Broad. Music, Inc. v. Meadowlake, Ltd.

Summarized by:

  • Court: Intellectual Property Archives
  • Area(s) of Law: Copyright, Infringement
  • Date Filed: 07-29-2013
  • Case #: 5:12CV1024
  • Judge(s)/Court Below: United States District Court for the Northern District of Ohio, Eastern Division
  • LexisNexis Citation: 2013 U.S. Dist. LEXIS 105850
  • Westlaw Citation: 2013 WL 3927793

Injunctive relief was appropriate when there was a strong possibility that copyright infringement would occur in the future, due to infringer's high level of disregard shown to copyright owner's work in the past.

Opinion (Limbert): Broadcast Music, Inc. (“BMI”) acquired non-exclusive public performance rights from each of the plaintiffs. BMI grants music users, such as owners of restaurants and nightclubs, the right to publicly perform any of the works in BMI’s catalog. Defendants Roy E. Barr, and his son, Philip R. Barr, are members of Meadowlake Ltd., a limited liability company operating Rafters Bar & Grill, which offered musical entertainment without a license from BMI and without obtaining permission from the copyright owners whose music was being publicly performed. After sending multiple cease-and-desist letters, BMI moved for summary judgment for copyright infringement. The Copyright Act provides the owner of a copyright work with the exclusive right to perform, and authorize others to perform, the copyrighted work. Liability for copyright infringement extends to individuals who have the right to supervise the infringing activity and have a financial interest in the exploitation of copyrighted materials.17 U.S.C. §502(a) provides that a court may grant injunctions “to prevent or restrain infringement of a copyright.” While Meadowlake Ltd. declared bankruptcy, it was unclear whether Rafters Bar and Grill was still operational at any level. Because there was a strong possibility that copyright infringement would occur in the future, and because defendant had shown a high level of disregard for plaintiffs’ rights in the past, injunctive relief in this case was appropriate. Courts have held that a statutory damage award of three times the amount of the licensing fees is appropriate under 17 U.S.C. § 504(c). The statutory awards requested in this case were twice the cost of the licensing fees. Accordingly, the court GRANTED summary judgment, injunctive relief and statutory damages.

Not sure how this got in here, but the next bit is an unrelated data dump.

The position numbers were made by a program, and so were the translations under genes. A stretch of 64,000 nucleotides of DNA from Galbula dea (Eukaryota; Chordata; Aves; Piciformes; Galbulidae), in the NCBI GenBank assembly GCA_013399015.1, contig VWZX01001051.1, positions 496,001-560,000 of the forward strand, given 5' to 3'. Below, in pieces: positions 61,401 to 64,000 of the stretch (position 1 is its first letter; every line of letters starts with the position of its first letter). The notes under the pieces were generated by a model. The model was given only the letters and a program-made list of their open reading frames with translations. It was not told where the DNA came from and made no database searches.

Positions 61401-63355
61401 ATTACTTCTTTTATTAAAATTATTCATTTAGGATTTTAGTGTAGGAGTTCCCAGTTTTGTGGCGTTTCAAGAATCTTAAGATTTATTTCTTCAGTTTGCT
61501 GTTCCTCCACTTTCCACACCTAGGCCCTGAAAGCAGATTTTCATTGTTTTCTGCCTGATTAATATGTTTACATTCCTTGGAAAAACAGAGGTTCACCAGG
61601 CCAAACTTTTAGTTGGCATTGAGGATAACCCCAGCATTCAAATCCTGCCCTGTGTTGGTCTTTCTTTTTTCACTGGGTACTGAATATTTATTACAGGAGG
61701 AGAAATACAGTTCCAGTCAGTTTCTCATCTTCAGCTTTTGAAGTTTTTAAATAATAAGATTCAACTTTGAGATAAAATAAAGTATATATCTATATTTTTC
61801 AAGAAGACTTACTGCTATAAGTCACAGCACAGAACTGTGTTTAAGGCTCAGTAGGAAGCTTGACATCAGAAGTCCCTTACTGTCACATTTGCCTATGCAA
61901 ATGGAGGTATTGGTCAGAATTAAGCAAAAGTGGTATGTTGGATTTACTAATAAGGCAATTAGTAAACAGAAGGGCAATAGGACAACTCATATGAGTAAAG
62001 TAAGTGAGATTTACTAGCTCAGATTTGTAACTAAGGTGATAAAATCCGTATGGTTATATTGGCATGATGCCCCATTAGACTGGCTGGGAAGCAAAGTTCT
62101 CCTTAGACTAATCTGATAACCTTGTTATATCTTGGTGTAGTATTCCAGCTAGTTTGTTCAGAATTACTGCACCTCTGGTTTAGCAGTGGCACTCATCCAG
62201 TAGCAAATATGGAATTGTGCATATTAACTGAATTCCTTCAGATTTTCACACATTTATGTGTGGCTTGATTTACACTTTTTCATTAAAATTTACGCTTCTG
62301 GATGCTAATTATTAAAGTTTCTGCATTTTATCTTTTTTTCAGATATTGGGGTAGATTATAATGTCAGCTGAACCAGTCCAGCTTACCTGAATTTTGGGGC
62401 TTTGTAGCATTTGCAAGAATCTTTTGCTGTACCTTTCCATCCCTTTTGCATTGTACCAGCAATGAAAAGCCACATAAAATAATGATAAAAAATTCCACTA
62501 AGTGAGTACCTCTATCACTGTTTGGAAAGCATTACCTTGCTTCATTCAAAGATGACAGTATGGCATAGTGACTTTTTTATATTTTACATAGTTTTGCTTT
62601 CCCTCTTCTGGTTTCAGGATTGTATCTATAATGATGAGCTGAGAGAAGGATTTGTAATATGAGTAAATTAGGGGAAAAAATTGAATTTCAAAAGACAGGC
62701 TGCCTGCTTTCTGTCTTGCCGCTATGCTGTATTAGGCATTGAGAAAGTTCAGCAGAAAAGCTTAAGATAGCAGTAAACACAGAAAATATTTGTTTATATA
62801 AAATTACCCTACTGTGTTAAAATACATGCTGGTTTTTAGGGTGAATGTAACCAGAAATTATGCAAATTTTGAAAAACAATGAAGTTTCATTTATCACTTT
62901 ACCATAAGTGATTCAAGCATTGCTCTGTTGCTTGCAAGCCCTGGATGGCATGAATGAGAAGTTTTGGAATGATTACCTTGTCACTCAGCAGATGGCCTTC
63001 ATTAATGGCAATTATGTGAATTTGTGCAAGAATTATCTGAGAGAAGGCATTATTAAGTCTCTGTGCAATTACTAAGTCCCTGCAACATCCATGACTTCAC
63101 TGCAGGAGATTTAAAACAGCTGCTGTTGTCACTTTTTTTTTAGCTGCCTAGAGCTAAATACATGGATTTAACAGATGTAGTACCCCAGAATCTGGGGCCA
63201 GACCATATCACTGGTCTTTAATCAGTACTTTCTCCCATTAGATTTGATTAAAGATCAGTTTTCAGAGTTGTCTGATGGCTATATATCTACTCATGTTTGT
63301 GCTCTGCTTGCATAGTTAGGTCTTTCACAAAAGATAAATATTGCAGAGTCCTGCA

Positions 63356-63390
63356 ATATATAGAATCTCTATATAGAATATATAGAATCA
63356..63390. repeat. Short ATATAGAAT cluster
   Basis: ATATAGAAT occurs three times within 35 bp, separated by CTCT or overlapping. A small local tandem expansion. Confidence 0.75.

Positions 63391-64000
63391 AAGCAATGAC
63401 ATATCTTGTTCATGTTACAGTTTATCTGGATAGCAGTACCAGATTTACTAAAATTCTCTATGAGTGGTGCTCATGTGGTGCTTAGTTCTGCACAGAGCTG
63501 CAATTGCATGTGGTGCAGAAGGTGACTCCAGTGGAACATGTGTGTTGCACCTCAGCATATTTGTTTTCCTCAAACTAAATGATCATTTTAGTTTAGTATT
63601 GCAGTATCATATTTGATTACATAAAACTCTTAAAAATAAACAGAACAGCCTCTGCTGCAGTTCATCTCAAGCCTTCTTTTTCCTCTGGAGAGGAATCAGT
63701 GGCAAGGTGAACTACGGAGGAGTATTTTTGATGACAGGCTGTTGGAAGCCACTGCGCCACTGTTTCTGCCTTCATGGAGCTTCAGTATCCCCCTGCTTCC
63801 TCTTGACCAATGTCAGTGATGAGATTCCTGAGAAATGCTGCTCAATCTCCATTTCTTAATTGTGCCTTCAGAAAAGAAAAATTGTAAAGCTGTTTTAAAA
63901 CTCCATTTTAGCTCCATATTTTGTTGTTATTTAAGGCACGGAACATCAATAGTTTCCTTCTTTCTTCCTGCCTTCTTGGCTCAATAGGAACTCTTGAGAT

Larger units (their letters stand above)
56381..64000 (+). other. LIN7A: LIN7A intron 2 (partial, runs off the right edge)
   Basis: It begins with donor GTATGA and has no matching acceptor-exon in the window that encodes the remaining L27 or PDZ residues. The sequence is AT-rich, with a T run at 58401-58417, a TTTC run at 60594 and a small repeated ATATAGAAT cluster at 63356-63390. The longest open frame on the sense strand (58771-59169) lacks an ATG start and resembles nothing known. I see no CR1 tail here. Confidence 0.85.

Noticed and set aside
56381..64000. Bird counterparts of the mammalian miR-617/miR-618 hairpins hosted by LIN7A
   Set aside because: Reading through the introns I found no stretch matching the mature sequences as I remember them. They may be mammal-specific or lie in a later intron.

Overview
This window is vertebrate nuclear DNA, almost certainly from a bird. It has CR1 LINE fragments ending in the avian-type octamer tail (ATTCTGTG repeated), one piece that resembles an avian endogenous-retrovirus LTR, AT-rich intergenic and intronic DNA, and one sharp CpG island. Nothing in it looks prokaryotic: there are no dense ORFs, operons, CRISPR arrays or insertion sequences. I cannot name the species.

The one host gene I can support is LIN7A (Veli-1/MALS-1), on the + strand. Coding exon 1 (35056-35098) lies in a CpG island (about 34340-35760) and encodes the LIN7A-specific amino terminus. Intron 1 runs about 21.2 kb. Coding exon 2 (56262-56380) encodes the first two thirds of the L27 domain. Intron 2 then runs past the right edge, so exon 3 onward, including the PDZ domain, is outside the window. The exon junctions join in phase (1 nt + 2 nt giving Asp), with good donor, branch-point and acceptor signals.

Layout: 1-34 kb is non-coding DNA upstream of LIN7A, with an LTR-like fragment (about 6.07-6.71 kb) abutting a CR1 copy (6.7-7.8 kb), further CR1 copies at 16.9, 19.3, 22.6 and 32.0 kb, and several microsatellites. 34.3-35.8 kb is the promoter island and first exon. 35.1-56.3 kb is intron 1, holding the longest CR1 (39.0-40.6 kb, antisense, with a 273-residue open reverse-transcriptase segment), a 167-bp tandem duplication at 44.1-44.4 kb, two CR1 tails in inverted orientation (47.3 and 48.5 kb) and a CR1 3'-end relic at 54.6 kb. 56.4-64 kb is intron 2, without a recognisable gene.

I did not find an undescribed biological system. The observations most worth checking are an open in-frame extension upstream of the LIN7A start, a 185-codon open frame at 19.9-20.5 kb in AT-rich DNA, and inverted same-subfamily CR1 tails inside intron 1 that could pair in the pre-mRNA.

Advanced Search